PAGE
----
70 Million Americans Expect Their Partner To Spend Less On V-Day + Best Places For Valentine’s Day 2022
With Valentine’s Day just around the corner and America’s sweethearts having spent $21.8 billion on the holiday last year, the personal-finance website WalletHub today released its report on 2022’s Best Places for Valentine’s Day as well as accompanying videos.
It also released its nationally representative 2022 Valentine’s Day Spending Survey, which found that 70 million Americans expect their partner to spend less this year compared to last year. To determine the most romantic yet affordable cities for celebrating the Day of Hearts, WalletHub compared 100 of the largest U.S. cities across 27 key metrics, ranging from florists per capita to forecasted precipitation to the cost of a three-course meal for two.
|Top 20 Places for Valentine’s Day 2022|
|1. San Francisco, CA
2. Seattle, WA
3. Honolulu, HI
4. Orlando, FL
5. San Diego, CA
6. Washington, DC
7. Portland, OR
8. Las Vegas, NV
9. Scottsdale, AZ
10. New York, NY
|11. San Jose, CA
12. Austin, TX
13. Chicago, IL
14. Denver, CO
15. Pittsburgh, PA
16. Virginia Beach, VA
17. Raleigh, NC
18. Albuquerque, NM
19. Boston, MA
20. Los Angeles, CA
- Some People Prioritize Financial Stability. Almost a third of people say money matters more to them in a relationship now than it did before COVID.
- Bad Credit Might Keep You Single. Compared to last year, 37% more Americans say they wouldn’t marry someone with bad credit.
- People Are Less Inclined to Go Into Debt This Year. 17% fewer Americans think a Valentine’s Day gift is worth going into credit card debt this year compared to last year.
- More Men Say V-Day Debt is Worth it: Men are 29% more likely than women to think a Valentine’s Day gift is worth going into credit card debt.
- Financial Infidelity Hurts: Over half (53%) of Americans feel that financial infidelity can be worse than cheating.
- Keeping Secrets About Money Hurts Relationships: 30% of people say financial secrets are the worst relationship problem in 2022.
- $23.9 Billion: Total Valentine’s Day spending projected for 2022 ($175.41 per person celebrating).
- $235 vs. $119: Men will spend almost twice as much as women, on average, for Valentine’s Day 2022.
- $10.7 Billion: Amount Americans will spend on jewelry ($6.2B), flowers ($2.3B), and candy ($2.2B).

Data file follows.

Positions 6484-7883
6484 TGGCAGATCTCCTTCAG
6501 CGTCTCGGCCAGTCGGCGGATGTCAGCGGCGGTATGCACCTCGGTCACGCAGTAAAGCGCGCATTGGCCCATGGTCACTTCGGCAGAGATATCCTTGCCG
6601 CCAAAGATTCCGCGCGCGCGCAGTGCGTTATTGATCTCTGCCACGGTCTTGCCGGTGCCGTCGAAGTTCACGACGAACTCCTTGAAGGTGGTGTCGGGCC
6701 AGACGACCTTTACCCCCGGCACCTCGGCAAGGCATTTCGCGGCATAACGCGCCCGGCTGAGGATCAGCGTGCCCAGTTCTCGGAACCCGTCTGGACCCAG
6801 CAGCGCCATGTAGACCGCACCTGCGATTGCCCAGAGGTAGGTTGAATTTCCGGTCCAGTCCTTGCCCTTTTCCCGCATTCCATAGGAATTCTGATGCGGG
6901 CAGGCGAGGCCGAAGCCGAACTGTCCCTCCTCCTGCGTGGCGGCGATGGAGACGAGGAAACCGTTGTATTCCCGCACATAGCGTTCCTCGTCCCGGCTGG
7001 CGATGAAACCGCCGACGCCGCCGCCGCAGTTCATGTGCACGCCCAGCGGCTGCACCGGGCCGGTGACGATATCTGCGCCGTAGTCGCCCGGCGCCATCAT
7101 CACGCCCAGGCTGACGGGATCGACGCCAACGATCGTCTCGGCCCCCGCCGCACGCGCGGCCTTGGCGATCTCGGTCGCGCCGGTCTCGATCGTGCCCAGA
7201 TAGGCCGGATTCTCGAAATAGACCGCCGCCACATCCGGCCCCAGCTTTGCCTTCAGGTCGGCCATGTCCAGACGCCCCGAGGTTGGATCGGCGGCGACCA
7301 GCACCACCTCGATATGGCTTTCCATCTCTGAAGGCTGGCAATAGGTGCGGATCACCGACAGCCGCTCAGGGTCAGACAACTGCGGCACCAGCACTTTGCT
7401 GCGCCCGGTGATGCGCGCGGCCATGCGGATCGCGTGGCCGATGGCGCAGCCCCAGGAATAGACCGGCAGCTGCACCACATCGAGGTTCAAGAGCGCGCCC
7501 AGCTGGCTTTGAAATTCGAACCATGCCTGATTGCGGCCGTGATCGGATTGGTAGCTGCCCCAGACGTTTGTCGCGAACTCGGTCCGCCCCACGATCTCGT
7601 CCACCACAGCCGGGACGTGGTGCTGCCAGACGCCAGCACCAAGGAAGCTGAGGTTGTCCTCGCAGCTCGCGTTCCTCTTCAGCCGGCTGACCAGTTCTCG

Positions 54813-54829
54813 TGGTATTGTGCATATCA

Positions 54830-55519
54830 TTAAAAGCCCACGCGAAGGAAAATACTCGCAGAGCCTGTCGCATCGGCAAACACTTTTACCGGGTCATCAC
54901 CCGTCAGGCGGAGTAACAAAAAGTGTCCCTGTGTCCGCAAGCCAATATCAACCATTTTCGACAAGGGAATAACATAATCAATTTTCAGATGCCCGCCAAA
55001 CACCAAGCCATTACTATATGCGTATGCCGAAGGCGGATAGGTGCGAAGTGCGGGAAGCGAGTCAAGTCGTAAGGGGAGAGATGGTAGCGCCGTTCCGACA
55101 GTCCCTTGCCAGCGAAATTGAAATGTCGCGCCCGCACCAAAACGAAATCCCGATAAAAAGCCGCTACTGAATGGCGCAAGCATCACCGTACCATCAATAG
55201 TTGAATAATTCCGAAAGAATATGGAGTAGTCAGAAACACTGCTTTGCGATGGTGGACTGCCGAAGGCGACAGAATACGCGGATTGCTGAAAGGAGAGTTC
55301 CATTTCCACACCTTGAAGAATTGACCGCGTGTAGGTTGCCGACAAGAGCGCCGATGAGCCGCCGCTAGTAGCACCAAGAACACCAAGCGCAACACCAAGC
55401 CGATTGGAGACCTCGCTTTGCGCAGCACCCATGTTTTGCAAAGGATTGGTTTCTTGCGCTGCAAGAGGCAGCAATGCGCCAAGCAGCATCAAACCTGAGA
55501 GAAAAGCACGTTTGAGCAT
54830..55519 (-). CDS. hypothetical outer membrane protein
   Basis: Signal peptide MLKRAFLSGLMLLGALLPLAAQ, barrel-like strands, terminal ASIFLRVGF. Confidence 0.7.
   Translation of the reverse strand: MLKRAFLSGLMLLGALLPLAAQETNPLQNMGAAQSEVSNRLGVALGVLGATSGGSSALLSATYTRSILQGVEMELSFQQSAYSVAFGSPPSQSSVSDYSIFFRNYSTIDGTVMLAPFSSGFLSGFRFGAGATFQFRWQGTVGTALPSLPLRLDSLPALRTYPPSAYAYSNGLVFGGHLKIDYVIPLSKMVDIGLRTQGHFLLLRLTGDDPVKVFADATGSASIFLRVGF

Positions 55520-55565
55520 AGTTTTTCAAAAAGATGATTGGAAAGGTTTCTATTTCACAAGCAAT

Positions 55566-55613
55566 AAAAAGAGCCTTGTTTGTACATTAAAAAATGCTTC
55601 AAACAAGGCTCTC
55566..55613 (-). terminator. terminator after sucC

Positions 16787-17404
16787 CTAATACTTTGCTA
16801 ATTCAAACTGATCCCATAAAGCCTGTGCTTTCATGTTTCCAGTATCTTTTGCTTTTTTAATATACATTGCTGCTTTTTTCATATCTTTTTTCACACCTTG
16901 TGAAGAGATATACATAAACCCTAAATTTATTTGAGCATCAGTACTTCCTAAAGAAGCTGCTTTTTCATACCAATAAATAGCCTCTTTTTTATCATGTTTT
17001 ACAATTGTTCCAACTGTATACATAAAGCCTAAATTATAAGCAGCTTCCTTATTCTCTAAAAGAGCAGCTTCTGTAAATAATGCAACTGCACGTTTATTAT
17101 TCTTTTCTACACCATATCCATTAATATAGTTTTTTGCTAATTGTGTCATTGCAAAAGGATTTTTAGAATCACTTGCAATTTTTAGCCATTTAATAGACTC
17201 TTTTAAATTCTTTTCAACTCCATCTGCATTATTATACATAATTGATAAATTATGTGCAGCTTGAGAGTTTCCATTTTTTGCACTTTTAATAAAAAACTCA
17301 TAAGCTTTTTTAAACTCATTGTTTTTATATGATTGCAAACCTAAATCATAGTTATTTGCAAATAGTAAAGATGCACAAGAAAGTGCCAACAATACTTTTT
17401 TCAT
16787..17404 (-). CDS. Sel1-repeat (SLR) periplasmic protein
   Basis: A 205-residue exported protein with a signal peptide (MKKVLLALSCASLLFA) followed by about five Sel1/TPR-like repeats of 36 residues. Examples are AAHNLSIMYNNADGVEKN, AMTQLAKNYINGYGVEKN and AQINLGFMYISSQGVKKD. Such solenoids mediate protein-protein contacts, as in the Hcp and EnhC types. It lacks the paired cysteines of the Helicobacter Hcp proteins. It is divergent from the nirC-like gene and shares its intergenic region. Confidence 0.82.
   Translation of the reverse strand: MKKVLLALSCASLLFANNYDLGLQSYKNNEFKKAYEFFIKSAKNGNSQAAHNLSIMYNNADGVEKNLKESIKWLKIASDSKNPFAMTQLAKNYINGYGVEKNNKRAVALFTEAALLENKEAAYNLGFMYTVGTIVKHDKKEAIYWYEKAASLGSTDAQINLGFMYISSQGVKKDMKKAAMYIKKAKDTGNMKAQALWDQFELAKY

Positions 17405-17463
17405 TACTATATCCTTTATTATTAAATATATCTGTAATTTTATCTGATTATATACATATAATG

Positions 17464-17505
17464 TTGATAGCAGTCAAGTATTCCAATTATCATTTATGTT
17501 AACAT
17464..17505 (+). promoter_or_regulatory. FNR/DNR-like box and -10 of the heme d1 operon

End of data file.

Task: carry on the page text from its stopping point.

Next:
- 26%: Share of marriages that begin online.
- 33%: Overall online dating activity increased across the U.S. between February 1 and February 14.
- 58%: Share of Americans who say that romantic gestures are more important to them now than they were pre-pandemic.
Do you think people on the dating scene worry about things like credit scores and financial literacy?
“People want to date people who are financially responsible, especially as the COVID-19 pandemic continues to put stress on many Americans’ wallets. In fact, almost a third of people say that money matters more to them in a relationship now than it did before COVID,” said WalletHub analyst Jill Gonzalez. “If you’re looking to settle down, it’s a good idea to make sure your credit score is decent, as around 49% of people would not marry someone with bad credit (compared to 36% last year). Bad credit can cause hundreds of thousands of dollars in financial losses during a lifetime, so that statistic isn’t too surprising. The good news for people with bad credit is that anyone can improve their credit score over time if they use credit responsibly and stick to a budget.”
Why are men more likely to think that buying a Valentine’s Day gift is worth going into credit card debt?
“Men are 29% more likely than women to think that a Valentine’s Day gift is worth going into credit card debt, according to WalletHub’s new Valentine’s Day Spending Survey. Some factors contributing to this likely include historical gender roles and societal expectations for dating. However, even if we can explain this statistic, that doesn’t mean it’s a good thing. It’s never worth it to go into debt just to buy a gift, especially during the COVID-19 pandemic. Luckily, 70 million Americans are already expecting their partners to spend less this year, so there’s less pressure to buy,” said WalletHub analyst Jill Gonzalez. “People who don’t have a lot of money this Valentine’s Day can consider alternative gifts. For example, a handmade gift can often be a lot more meaningful than an expensive object.”
Do you have any tips for how can singles get their finances relationship-ready?
“Some of the biggest turnoffs when it comes to romantic partners are irresponsible spending and bad credit since they can reflect negatively on the amount of money someone will make and how they might behave in other areas of life. Single people who struggle with overspending and bad credit might want to work on improving themselves in those areas before trying to date,” said WalletHub analyst Jill Gonzalez. “Some of the best first steps to take include creating a budget and increasing the amount of money you save or use to pay off debts while making fewer non-essential purchases. You should also monitor your credit score and report regularly, as well as look for ways to increase your income. Taking time to improve your financial standing may lead to a boost in your romantic prospects.”